Insulin therapy ineffective in genetically type 1 diabetes patients

Finland researchers have found that the Insulin therapy is not effective in the infants with genetically type 1 diabetes. Researchers from the University of Turku find that in children with elevated genetic risk, nasal insulin started soon after detection of diabetes-associated autoantibodies had no effect on development of type 1 diabetes.

Animal and pilot studies had suggested that insulin could reduce diabetes incidence, possibly by allowing the beta cells to rest and minimizing autoantigen production, the researchers said. The results of the current findings agree with those for a similar strategy with oral or subcutaneous insulin in the Diabetes Prevention Trial 1, noted David B. Dunger, M.D., Ph.D., and John A. Todd, Ph.D., both of the University of Cambridge, England, in an accompanying commentary.

During the intervention phase, 42 children who had received insulin and 38 on placebo developed type 1 diabetes.Insulin therapy appeared to make no difference in the age at diagnosis or time from appearance of autoantibodies to diagnosis. The rate of progression to diabetes was 16.8% (95% confidence interval 11.7 to 21.9) per year in the insulin group and 15.3% (95% CI 10.5 to 20.2) per year in the placebo group. Overall, insulin had no effect on the cumulative incidence of diabetes (hazard ratio 0.98, 95% CI 0.67 to 1.43, P=0.91).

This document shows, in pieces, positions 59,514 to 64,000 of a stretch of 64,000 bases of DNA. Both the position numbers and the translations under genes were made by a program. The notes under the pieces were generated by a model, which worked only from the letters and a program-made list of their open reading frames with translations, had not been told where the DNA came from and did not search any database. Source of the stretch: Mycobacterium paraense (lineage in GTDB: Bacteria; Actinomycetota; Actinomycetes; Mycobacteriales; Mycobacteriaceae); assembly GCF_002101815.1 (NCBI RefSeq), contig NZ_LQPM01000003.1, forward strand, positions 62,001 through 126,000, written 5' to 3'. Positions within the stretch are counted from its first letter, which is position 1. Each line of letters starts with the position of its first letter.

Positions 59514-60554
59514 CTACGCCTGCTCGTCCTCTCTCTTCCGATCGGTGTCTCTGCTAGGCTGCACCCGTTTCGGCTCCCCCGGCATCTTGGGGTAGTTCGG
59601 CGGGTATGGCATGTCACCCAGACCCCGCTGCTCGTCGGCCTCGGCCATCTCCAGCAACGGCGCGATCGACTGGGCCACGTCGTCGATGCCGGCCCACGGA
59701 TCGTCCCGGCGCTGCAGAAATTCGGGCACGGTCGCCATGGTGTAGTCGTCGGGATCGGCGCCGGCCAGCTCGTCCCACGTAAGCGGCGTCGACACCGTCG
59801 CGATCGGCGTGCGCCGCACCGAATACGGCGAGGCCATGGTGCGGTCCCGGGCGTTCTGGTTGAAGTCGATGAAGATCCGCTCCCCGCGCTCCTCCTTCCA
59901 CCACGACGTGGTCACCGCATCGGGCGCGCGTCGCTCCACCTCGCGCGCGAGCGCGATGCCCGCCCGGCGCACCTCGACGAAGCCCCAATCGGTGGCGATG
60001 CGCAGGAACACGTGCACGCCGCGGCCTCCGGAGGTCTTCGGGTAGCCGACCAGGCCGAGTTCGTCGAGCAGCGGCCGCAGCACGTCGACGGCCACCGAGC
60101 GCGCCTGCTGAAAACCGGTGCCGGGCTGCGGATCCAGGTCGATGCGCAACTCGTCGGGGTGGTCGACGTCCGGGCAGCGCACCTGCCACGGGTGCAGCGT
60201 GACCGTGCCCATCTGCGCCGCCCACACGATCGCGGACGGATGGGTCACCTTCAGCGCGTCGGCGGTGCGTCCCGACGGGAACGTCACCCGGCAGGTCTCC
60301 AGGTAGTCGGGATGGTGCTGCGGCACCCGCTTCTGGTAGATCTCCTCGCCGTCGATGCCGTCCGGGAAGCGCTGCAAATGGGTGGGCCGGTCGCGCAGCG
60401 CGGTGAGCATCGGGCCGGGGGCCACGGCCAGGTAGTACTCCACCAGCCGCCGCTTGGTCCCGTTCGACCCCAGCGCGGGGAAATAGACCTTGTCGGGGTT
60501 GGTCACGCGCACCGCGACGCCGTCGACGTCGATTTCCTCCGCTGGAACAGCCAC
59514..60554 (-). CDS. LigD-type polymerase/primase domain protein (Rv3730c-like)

The rate of progression to diabetes was 16.8% (95% confidence interval 11.7 to 21.9) per year in the insulin group and 15.3% (95% CI 10.5 to 20.2) per year in the placebo group. Overall, insulin had no effect on the cumulative incidence of diabetes (hazard ratio 0.98, 95% CI 0.67 to 1.43, P=0.91).

The researchers cautioned that screening for susceptibility to diabetes presents ethical concerns because no prevention or cure for the disease is available.

Source: Medical News

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